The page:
Q: It sounds like you took Riley Bullough a little bit by surprise when you gave him the experiment in spring.
A: I think we took everybody by surprise.
Q: Now that it’s no longer a surprise to him and he’s had the spring and summer to hone that running back craft, what are some things that he can work on to fine tune it and take it from functional to even better?
A: I think pad level, pad level is one. He’s an extremely tough runner but he’s gotta get his pads down. We just threw him in there. We literally… I walked out to practice and said, You’re gonna play tailback. So we just threw him in there to see what he would look like. That was the last three practices. So now he’s had to opportunity, just like Max. He has an extremely dedicated work ethic. I think he’s spent a lot of time in the film room watching all the cut-ups. Somebody told me that he’s gone back and watched cut-ups from 2010-2011. That’s what I heard. I wouldn’t be surprised if he didn’t go back and see what Jehuu Caulcrick was doing. So I mean he’s a do-er. He’s gonna find out the best way to do things. He’s motivated. The one thing about him…he’s athletic, he can jump, he can run, he’s tough, he’s smart.
Q: Are you guys watching film? Are you looking ahead now or does that come maybe later in July?
A: No, we’ve looked ahead. We’ve done that. We’ve done our summer studies, so we have looked ahead…with the spring games, with the different things. But as I sat and I told my staff today, here we are on June 20th, I feel like there’s this big funnel. Like this recruiting, summer studies, players working out…it’s all running right down on you, right today. So everything is just coming right down the tube. This is the time of year which I think coaches all live for too. It’s time to get away and be with their families, go on vacation, do the things like that, be a regular person. So that’s what we’re gonna do. There’s always gonna be somebody here. We’re always gonna do our work, I’m sure. But it’s gonna be away from here and away from us. We need to get away from each other a little bit. That’s what we’ll do.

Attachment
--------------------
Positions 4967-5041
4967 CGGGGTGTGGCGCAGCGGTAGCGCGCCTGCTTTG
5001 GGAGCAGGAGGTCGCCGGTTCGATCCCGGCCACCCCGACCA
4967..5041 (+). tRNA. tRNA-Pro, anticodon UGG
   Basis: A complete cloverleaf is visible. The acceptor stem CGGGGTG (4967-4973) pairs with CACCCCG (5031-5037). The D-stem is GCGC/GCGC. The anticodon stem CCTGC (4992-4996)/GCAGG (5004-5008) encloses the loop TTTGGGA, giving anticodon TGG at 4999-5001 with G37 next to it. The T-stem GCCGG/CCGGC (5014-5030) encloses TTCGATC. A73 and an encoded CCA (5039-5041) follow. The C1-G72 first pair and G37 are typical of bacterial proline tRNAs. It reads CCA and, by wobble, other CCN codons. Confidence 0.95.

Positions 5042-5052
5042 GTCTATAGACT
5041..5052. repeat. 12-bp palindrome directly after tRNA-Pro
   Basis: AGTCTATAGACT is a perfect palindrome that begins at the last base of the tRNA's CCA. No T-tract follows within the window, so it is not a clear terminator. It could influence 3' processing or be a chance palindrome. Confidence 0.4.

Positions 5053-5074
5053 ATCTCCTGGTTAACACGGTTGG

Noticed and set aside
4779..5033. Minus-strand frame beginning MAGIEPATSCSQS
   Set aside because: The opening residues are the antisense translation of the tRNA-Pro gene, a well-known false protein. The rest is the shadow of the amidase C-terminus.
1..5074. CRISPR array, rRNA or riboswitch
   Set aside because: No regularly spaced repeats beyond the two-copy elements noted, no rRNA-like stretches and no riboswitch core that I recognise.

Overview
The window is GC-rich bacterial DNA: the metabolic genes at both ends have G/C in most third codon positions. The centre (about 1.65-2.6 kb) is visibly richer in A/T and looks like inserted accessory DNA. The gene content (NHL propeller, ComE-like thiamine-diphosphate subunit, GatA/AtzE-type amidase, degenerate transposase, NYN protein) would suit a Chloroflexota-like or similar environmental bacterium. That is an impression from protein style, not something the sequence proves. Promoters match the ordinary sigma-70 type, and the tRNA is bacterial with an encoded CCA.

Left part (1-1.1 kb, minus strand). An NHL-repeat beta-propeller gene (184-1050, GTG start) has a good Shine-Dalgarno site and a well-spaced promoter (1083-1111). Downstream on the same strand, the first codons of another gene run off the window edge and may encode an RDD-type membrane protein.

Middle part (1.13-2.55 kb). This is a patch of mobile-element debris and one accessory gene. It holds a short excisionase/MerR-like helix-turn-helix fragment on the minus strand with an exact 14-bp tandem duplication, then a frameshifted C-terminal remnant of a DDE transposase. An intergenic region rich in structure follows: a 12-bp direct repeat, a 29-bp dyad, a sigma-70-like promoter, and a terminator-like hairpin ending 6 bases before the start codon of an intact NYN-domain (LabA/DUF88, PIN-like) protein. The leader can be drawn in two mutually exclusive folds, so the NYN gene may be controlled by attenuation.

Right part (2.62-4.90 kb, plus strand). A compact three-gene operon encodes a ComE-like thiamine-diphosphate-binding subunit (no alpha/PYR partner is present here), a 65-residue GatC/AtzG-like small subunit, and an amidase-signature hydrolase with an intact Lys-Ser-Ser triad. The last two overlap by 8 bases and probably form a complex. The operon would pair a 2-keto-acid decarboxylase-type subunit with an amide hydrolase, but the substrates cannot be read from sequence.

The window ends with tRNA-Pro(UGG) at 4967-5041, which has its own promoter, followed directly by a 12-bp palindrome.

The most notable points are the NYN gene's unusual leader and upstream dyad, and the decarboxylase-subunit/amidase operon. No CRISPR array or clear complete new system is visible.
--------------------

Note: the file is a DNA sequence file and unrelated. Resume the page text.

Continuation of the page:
Q: It seems like Kentucky has made its move into Ohio. You hear so much about the Southeastern Conference. How do you combat that and where do you feel like the Big 10 is right now?
A: How do I combat Kentucky?
Q: Just the SEC image where the kids think that’s where you gotta go to play great football.
A: I go back to what I say, you gotta find the truth. What is the truth? It’s about people. Most people in the Midwest…Ohio, Michigan, Midwest…they wanna play where their family can come watch them play. They wanna play at places that they’ve watched play all their lives. So that would be the first thing. The second thing would be… I think what you’re looking for wherever you go to school is continuity. I don’t know how much continuity Kentucky has.
Q: As far as the level of Big 10 play…if it is a little behind as a Conference, is it not that far off to expect better?
A: I don’t know if you’re ever gonna be able to say who has the best Conference, unless you take All-Star teams from these Conferences and play them against each other. Games come down to the end. When games come down to the end, how do you equate that? Are you making a decision on a Conference based on an interception or a fumble, or are you making a decision on a Conference because of complete dominance? I don’t see the complete dominance. I see two great Conferences with great fan bases, with great players playing, and I see that at more than two places. I see that in the PAC 12; I see that in the Big 12; and I see that in the Big 14 or whatever, 12, 10. I see it in the ACC. You see it across the country. I think on any given day, depends how you play, that the game comes down to turnovers, tackling, the little things that make the game real. To try and put a perception out there is tough sometimes. That’s tough. But that perception exists and what we have to do is combat that perception. I guess we’re gonna find out as we get closer to 2016.